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Curiosity killed the copycat

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With 15 years’ experience questioning, creating and crafting brands in the pet industry, we decided to share our curiosities to get you thinking about how you can make your brand fit for the future… 

Can we create meaningful connections?

Never has it been more challenging to build strong, future-proofed brands. Consumer control, connectedness and immediacy are more dominant than ever, so brands are needing to continually adapt to remain relevant, and find ways to make their shoppers’ lives richer – not just easier.

Within the highly emotional pet space there are only a handful of brands creating more meaningful connections at shelf. Brands must start to break away from the pack and win the hearts and minds of shoppers.

Can you craft the right story?

Our eye has been captured by ‘Faux Naif’, a design code that is characterised by a ‘hand-made’ look and feel, as opposed to industrialised, mass production.

Faux Naif has been trending across categories and we’re now starting to see this design language adopted by larger brands to signify hand-crafted quality. Consumers are able to look beyond linear interpretation (ie. childish, untrustworthy) to decode the more sophisticated, underlying meaning.

Brands in the pet food space need to credibly tell a story of ‘carefully crafted’ to align with consumer preferences. After all, if consumers feel that brands are personally invested, won’t they be too?

Plastics: problem or potential?

We know that environmental consciousness had become a springboard for design and manufacturing innovation. But, while sustainability is key, what’s just as important is how to creatively translate this for brand growth.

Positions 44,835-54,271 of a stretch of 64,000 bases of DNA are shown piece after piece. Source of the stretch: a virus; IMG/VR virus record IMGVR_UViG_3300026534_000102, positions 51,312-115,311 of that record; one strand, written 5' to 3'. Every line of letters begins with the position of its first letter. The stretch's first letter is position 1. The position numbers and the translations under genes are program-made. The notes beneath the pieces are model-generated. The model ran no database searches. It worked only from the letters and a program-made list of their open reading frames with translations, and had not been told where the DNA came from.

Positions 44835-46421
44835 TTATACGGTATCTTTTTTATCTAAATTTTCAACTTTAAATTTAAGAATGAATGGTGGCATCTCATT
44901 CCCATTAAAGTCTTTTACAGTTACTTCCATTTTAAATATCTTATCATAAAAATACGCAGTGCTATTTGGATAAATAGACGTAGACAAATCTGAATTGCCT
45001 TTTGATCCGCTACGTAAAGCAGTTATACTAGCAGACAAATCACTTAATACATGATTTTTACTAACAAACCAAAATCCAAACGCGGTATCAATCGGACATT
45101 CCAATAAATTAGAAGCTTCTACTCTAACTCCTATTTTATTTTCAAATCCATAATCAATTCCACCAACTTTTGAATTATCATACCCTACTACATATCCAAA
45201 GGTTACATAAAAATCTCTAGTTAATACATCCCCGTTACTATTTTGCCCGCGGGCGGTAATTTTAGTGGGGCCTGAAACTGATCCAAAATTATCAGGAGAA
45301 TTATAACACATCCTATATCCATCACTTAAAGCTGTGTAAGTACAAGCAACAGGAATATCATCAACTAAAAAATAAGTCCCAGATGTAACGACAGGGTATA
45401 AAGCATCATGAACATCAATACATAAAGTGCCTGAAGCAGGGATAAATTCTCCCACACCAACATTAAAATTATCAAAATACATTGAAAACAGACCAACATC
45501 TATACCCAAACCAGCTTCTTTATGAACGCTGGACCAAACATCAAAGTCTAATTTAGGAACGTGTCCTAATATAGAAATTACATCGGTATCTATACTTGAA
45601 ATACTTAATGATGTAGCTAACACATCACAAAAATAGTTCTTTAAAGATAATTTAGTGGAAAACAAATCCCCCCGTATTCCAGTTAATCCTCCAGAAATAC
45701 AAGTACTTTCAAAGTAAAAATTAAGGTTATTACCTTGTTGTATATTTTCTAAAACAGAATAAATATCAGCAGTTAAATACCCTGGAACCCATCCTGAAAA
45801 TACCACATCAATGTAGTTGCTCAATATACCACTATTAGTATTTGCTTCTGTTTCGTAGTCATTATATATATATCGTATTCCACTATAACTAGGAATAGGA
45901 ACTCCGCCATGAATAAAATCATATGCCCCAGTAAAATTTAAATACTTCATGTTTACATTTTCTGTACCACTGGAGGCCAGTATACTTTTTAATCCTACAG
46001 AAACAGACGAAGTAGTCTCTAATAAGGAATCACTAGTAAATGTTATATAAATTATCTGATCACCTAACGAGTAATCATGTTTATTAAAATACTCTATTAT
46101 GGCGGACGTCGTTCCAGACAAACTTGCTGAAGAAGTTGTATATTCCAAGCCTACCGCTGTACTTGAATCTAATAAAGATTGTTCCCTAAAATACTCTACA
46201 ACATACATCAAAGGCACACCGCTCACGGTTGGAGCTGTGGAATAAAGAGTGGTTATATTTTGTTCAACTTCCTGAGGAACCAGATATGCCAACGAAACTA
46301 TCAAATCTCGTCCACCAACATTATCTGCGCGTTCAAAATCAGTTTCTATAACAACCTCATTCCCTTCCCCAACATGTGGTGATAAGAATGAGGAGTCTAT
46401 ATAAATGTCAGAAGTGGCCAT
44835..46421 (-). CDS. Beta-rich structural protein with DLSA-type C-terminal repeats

Plastic is commonly used in the pet category and offers great benefits such a convenience and cost-effectiveness. However, a study found that a majority of consumers prefer to buy products in paper-based material, as its perceived to be more recyclable.

This provides the perfect opportunity for pet brands to start to alleviate consumer guilt over plastics. If a brand can communicate this more effectively, they can offer increased value and benefits to shoppers.

What do you mean?

We’ve seen many brands communicate functional product claims and little else. But as consumers have become more educated, product benefits have simply become the cost of entry in many categories.

Shoppers want to buy brands that match their own beliefs. We do not simply buy brands; we buy into the meanings they create and the feelings they evoke in us. We see the most successful brands as those that have a clear sense of purpose, and that truly stand for something.

So, how do you choose the right pieces of information to fulfil the aspirations of your shoppers? And, most importantly, can you engage with your consumers on a deeper level over a shared purpose?


Content includes:

All in
How can we foster and learn in order to create an inclusive and diverse culture in design?

Cultural diversity in design
Brands that cater to the widest range of people will not only be rewarded by consumer spending, but by elevated status in competitive markets too.

Design for a better world
Noteworthy brands who are innovating for a more inclusive world.

How do brands create cultural relevancy through compelling storytelling?
It’s not whether you stand up for a social issue, it’s how.

Why shouldn’t grass be purple?
Designing for colour blindness.


All In.


Fresh thinking from 1HQ